'We don't want war' with Sudan: Ethiopian PM Abiy

'We don't want war' with Sudan: Ethiopian PM Abiy
Tensions have risen between neighbours Sudan and Ethiopia over a disputed border zone and a mega-dam on the Nile.
2 min read
Both countries claim sovereignty over a fertile border area [Getty]

Ethiopian Prime Minister Abiy Ahmed said on Tuesday his country did not want war with Sudan, as tensions over a contested region along their border spark fears of broader conflict.

"Ethiopia also has many problems, and we are not ready to go to battle. We don't need war. It is better to settle it in a peaceful manner," Abiy told parliament in remarks translated into English for a live TV broadcast.

He stressed later that Ethiopia "did not want war" with their neighbour over this decades-old territorial dispute, describing Sudan as a "brotherly country" whose people loved Ethiopia.

The border quarrel is over Al-Fashaqa, an agricultural area sandwiched between two rivers, where Ethiopia's northern Amhara and Tigray regions meet Sudan's eastern Gedaref state.

The fertile farmland is claimed by both countries and has been a flashpoint for conflict, most recently as fighting in Ethiopia's Tigray region sent some 60,000 refugees fleeing into Sudan.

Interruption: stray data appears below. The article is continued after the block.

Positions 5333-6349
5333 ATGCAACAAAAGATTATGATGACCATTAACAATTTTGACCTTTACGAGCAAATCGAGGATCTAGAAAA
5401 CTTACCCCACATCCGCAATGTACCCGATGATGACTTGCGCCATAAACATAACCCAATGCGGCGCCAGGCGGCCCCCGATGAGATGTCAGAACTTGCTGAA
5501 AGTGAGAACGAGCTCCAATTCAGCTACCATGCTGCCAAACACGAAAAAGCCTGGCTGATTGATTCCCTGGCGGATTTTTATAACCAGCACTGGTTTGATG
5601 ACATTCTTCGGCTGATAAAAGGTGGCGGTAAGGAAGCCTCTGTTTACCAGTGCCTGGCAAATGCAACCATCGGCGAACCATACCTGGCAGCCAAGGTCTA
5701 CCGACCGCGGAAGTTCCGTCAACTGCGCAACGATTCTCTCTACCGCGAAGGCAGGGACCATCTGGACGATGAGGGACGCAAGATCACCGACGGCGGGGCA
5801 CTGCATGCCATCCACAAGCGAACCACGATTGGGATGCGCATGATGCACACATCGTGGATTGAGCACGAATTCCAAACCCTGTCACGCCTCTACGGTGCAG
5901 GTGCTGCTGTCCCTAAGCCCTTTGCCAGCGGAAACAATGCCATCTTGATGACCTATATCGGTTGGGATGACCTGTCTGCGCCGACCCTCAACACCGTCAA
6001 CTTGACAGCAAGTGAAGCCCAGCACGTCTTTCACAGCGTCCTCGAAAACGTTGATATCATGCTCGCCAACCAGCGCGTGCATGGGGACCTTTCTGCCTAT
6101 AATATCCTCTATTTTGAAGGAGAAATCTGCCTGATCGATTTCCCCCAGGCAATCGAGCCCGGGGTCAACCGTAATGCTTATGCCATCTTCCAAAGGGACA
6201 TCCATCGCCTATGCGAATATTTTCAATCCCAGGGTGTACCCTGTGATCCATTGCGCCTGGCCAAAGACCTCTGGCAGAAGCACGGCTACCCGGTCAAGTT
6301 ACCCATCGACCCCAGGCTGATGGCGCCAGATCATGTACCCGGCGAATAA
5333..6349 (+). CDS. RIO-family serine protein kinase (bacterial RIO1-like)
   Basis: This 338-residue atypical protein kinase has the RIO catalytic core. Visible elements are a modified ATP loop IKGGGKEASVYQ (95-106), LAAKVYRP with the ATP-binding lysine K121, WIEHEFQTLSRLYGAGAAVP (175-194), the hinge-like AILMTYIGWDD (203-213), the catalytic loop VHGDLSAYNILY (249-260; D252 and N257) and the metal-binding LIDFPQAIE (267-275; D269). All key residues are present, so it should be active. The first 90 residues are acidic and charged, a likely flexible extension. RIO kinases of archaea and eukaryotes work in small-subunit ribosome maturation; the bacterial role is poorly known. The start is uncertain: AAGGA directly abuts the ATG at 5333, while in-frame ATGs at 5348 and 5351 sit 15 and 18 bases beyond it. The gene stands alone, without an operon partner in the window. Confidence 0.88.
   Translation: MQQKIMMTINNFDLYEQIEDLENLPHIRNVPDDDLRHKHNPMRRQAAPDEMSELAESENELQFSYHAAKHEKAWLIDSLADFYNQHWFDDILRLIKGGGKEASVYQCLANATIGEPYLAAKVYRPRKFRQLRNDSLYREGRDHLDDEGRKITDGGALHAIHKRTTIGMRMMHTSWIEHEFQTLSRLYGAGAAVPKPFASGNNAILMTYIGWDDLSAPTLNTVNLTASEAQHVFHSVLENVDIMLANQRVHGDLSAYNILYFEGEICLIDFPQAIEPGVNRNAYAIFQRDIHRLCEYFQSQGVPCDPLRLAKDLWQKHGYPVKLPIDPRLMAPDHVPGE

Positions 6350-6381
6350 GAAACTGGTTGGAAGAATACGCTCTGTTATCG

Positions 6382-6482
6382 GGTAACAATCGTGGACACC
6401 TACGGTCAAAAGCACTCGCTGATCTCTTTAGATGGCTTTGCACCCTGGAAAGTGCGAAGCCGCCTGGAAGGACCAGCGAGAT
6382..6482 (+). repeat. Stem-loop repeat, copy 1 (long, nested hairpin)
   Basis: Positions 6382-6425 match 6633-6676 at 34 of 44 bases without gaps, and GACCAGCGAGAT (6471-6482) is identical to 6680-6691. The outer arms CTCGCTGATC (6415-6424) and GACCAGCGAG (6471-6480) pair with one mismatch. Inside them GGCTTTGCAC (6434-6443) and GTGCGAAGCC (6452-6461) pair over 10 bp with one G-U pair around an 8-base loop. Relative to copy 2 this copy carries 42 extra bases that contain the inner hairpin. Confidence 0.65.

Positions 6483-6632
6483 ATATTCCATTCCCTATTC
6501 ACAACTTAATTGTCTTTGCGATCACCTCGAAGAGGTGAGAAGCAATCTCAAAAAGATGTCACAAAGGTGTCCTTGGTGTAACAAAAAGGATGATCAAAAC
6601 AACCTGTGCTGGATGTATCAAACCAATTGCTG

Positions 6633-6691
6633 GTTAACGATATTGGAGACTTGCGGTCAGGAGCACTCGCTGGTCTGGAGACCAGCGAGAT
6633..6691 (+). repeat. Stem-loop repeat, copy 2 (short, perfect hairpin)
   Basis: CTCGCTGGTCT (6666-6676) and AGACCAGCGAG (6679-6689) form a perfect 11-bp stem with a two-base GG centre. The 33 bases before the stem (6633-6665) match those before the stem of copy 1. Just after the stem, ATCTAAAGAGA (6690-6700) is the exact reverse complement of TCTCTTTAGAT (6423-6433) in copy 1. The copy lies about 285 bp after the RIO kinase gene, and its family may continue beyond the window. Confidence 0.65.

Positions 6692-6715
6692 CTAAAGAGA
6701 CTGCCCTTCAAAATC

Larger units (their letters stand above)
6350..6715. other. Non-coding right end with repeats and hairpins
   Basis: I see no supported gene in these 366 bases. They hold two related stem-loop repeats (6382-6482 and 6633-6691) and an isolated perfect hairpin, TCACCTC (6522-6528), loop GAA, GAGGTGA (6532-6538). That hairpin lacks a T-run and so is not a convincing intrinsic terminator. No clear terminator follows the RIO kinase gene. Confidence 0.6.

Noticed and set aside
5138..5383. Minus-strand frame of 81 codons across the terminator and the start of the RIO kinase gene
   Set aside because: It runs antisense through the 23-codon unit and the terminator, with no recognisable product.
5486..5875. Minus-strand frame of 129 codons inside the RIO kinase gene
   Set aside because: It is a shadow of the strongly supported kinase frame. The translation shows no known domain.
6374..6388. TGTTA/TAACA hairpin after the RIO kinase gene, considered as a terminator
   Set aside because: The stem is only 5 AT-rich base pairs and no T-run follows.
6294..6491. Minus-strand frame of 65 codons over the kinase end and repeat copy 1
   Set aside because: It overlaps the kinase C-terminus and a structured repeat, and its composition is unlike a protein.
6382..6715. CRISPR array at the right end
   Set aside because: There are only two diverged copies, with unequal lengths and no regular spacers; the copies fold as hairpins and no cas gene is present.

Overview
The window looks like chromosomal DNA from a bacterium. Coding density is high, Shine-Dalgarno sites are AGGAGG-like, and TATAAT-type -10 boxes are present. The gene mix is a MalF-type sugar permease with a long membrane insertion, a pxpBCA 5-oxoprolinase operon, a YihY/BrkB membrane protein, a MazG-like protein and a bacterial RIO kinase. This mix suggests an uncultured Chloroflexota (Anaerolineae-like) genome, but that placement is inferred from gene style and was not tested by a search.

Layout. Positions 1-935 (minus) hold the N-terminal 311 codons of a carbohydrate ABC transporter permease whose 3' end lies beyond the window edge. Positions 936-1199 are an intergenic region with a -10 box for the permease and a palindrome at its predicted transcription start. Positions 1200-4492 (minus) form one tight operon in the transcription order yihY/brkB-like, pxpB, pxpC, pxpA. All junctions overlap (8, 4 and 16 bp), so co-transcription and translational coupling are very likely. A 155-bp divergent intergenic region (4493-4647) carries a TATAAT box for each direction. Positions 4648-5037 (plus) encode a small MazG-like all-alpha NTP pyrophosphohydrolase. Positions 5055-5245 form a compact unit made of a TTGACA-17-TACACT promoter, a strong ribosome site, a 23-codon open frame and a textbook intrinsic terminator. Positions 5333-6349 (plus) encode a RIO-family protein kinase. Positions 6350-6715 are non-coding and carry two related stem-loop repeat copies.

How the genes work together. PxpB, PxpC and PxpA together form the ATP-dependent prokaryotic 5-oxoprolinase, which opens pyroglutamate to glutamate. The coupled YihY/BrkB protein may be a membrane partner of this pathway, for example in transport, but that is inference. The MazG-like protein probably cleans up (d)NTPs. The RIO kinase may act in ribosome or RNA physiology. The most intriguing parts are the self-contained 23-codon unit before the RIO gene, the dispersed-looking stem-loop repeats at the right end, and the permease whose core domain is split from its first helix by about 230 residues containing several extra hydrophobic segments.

As violence in Ethiopia came closer, Khartoum sent troops into the Al-Fashaqa region, "to recapture the stolen lands and take up positions on the international lines", Sudan's state media reported.

In December, Khartoum dispatched reinforcements to Al-Fashaqa after "Ethiopian forces and militias" allegedly ambushed Sudanese troops, killing at least four soldiers.

A string of deadly clashes followed, with both sides trading accusations of violence and territorial violations.

Sudan has in recent weeks claimed to have regained control of large swathes of the region, insisting it had always fallen within its boundaries.

Meanwhile, Addis Ababa accused Khartoum of having "invaded land that is part of Ethiopia's territory", warning it would resort to a military response if needed.

The tit-for-tat exchanges stoked fears of a wider conflict erupting between the regional rivals.

It comes amid tension over the Grand Ethiopian Renaissance Dam, a mega-dam on the Blue Nile, which downriver Khartoum and Cairo view as a threat to their water supply.

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